Older elephants take special care of the babies in their herd.

In Kenya, many adult elephants have been killed by poachers (people who hunt elephants for their ivory horns) and by droughts. That means lots of orphaned elephants. So, between 2015 and 2016, a group of scientists collected dung samples from 36 orphaned calves in two of the country’s nature reserves, Buffalo and Samburu, to measure their stress hormone levels. To compare, the researchers also collected dung samples from the lucky elephants who still had moms.

The results shocked the scientists. For orphaned elephants with many friends, their long-term stress levels were similar to their elephant buddies who still had their mothers around. But the shy calves without moms, the ones who went to watering holes alone, had significantly higher stress levels.

With poaching on the rise, it’s likely that there will be many more orphaned elephants in the future. Let’s hope they get by with a little help from their friends. —Elena Clavarino

The performer has been burning up the dance floor since she was a kid.

Chelsie Hill started dancing when she was just three years old, and started competing nationally by the time she was five. “It was the one thing that I was really good at,” Chelsie tells AIR MAIL Pilot. “Going to practices and competitions, I really had this family and this camaraderie with the dance team. I felt like I belonged there.”

Throughout middle and high school in Monterey, California, Chelsie continued dancing and competing. Then, at age 17, she was involved in a terrible car accident. She was a passenger in a car driven by someone who was drunk, which she didn’t know. The driver hit a curb and a tree head-on, injuring Chelsie’s spinal cord and paralyzing her from the waist down. She woke up hours after the incident in a hospital to a doctor saying “you’re not going to be able to walk again.”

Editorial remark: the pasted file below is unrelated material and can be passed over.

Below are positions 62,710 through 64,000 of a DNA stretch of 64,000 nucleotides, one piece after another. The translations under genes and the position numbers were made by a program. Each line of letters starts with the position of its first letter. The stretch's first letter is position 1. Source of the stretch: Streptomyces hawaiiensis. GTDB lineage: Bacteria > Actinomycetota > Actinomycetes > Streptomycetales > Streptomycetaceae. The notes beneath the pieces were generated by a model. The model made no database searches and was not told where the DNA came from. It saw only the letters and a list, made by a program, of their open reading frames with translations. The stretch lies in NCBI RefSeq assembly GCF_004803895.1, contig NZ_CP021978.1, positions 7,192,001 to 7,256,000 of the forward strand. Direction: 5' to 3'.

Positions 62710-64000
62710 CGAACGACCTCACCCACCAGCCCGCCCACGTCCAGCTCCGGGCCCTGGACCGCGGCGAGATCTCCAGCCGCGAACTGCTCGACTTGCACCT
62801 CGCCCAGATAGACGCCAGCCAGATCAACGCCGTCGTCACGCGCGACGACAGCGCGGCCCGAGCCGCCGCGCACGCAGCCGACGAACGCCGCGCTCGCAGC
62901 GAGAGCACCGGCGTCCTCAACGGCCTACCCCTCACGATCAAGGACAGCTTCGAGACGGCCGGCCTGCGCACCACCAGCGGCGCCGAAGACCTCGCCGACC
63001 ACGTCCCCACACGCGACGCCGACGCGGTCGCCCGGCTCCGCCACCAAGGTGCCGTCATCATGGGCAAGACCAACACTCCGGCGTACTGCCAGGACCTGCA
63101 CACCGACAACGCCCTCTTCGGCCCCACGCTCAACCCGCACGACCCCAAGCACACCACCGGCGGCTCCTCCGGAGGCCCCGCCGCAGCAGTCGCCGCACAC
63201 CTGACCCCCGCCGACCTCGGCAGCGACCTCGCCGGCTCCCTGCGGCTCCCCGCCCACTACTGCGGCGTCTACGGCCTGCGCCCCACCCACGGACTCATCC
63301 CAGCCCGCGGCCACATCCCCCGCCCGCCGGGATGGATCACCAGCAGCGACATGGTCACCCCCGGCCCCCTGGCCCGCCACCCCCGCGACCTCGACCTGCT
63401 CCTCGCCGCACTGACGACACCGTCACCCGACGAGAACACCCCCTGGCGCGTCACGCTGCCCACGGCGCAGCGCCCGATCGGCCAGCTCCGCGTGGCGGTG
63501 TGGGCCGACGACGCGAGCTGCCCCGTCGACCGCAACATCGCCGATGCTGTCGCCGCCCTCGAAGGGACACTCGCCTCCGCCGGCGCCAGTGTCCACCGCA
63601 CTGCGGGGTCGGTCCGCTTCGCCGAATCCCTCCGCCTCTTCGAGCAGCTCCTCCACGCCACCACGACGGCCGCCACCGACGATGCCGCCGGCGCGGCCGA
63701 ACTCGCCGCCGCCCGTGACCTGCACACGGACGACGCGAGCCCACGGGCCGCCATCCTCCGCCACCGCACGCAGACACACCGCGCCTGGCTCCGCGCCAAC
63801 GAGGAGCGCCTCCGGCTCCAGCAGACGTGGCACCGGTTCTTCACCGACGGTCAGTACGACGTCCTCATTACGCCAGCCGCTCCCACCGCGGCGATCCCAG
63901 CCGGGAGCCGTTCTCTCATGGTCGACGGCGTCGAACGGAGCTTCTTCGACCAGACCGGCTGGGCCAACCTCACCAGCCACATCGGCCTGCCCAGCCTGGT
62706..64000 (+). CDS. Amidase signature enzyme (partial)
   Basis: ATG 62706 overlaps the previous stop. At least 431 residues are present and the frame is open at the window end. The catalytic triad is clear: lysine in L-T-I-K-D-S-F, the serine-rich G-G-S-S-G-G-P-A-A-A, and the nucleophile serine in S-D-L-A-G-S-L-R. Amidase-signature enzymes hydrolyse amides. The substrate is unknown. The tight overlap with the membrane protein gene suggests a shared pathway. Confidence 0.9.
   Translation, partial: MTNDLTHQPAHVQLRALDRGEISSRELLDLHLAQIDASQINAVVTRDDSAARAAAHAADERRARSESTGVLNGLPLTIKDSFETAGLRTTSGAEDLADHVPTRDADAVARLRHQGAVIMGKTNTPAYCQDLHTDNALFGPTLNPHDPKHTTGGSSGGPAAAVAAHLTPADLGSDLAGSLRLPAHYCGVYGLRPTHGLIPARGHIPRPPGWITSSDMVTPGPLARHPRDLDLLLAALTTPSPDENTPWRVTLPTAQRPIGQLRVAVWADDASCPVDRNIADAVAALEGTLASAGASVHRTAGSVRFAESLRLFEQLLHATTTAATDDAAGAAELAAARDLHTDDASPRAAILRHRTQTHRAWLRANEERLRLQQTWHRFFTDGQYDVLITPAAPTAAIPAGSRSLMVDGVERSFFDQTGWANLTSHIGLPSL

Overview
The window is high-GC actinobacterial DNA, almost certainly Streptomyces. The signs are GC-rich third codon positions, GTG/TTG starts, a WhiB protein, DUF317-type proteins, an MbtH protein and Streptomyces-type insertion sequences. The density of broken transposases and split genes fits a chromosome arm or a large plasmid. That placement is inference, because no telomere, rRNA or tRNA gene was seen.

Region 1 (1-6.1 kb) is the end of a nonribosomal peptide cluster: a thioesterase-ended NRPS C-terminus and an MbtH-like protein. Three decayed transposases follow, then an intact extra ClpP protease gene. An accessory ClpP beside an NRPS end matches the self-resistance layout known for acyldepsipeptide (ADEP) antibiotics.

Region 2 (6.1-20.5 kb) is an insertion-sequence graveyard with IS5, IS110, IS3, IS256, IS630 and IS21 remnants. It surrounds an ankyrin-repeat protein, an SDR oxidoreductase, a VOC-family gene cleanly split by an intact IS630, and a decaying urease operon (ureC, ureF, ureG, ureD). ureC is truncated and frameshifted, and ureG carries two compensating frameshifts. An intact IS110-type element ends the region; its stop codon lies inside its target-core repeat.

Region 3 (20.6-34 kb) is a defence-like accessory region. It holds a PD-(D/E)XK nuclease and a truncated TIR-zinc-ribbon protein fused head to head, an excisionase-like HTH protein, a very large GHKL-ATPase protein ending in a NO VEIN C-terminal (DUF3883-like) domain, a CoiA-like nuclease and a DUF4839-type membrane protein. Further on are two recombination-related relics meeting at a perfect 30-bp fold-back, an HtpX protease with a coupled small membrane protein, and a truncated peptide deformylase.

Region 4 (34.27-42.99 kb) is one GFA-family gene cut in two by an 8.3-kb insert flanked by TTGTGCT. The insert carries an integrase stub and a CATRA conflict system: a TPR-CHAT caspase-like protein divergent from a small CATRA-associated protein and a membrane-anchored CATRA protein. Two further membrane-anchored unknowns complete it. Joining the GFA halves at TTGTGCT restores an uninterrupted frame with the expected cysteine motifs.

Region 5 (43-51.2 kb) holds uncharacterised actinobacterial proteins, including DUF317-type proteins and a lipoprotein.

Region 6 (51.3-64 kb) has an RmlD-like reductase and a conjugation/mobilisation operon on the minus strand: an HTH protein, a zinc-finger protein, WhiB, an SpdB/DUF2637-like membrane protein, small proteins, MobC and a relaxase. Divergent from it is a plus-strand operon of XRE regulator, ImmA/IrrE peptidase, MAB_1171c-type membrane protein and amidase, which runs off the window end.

“I definitely went through all of the feelings of ‘why me?’” says Chelsie, who is now 30. But, she says, “I knew what I wanted to do in life. I had a very clear passion.”

After two months without dancing, Chelsie missed it too much to stay away. She thought to herself, “I don’t care what people think… I’m doing this for myself.”

Hard at work!

The next chapter of Chelsie’s life began two years after the accident. She invited six girls who also used wheelchairs to perform a dance in front of friends and local Monterey media. “I wanted my community to see that dance is dance, whether you’re walking or rolling,” she says.

Shortly after, she moved to Los Angeles to audition for dance groups. At first, the process was grueling. “I went to some of the top dance companies and the top dance studios. I would roll in as the only wheelchair user and people would stop and give me the weirdest looks,” she explains. “I had choreographers that wouldn’t even give me the time of day.”

But Chelsie persisted, and the process helped her create a framework for other dancers who use wheelchairs. In 2012, she founded the Rollettes, an organization dedicated to empowering women with disabilities. Through it, she runs dance classes (both in-person and online), seminars, and workshops.

Then, in 2019, Chelsie created the Boundless Talent Showcase, a place for men and women with disabilities to come together and present their skills. Today, the annual talent show brings in crowds of 250 from around the world. “It’s now one of the largest women’s empowerment weekends for women and children with disabilities,” Chelsie says. “I never in a million years would have thought that would be coming out of my mouth.” —Bridget Arsenault